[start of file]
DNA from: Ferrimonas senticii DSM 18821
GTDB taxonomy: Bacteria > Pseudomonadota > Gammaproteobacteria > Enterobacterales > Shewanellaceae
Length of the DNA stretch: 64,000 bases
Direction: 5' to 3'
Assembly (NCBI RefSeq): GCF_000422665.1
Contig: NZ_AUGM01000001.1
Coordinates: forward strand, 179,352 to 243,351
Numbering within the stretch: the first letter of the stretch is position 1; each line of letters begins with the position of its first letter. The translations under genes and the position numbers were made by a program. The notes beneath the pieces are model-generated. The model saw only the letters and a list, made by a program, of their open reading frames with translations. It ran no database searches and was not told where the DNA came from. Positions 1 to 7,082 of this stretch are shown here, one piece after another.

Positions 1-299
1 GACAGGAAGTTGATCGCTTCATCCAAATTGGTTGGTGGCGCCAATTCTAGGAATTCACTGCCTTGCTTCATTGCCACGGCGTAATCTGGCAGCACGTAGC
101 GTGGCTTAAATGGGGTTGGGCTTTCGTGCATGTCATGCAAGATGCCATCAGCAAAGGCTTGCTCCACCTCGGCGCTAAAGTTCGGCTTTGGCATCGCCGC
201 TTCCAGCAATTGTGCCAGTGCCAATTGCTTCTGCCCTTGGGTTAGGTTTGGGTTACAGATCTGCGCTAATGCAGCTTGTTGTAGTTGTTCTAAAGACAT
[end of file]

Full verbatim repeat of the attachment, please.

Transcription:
DNA from: Ferrimonas senticii DSM 18821
GTDB taxonomy: Bacteria > Pseudomonadota > Gammaproteobacteria > Enterobacterales > Shewanellaceae
Length of the DNA stretch: 64,000 bases
Direction: 5' to 3'
Assembly (NCBI RefSeq): GCF_000422665.1
Contig: NZ_AUGM01000001.1
Coordinates: forward strand, 179,352 to 243,351
Numbering within the stretch: the first letter of the stretch is position 1; each line of letters begins with the position of its first letter. The translations under genes and the position numbers were made by a program. The notes beneath the pieces are model-generated. The model saw only the letters and a list, made by a program, of their open reading frames with translations. It ran no database searches and was not told where the DNA came from. Positions 1 to 7,082 of this stretch are shown here, one piece after another.

Positions 1-299
1 GACAGGAAGTTGATCGCTTCATCCAAATTGGTTGGTGGCGCCAATTCTAGGAATTCACTGCCTTGCTTCATTGCCACGGCGTAATCTGGCAGCACGTAGC
101 GTGGCTTAAATGGGGTTGGGCTTTCGTGCATGTCATGCAAGATGCCATCAGCAAAGGCTTGCTCCACCTCGGCGCTAAAGTTCGGCTTTGGCATCGCCGC
201 TTCCAGCAATTGTGCCAGTGCCAATTGCTTCTGCCCTTGGGTTAGGTTTGGGTTACAGATCTGCGCTAATGCAGCTTGTTGTAGTTGTTCTAAAGACAT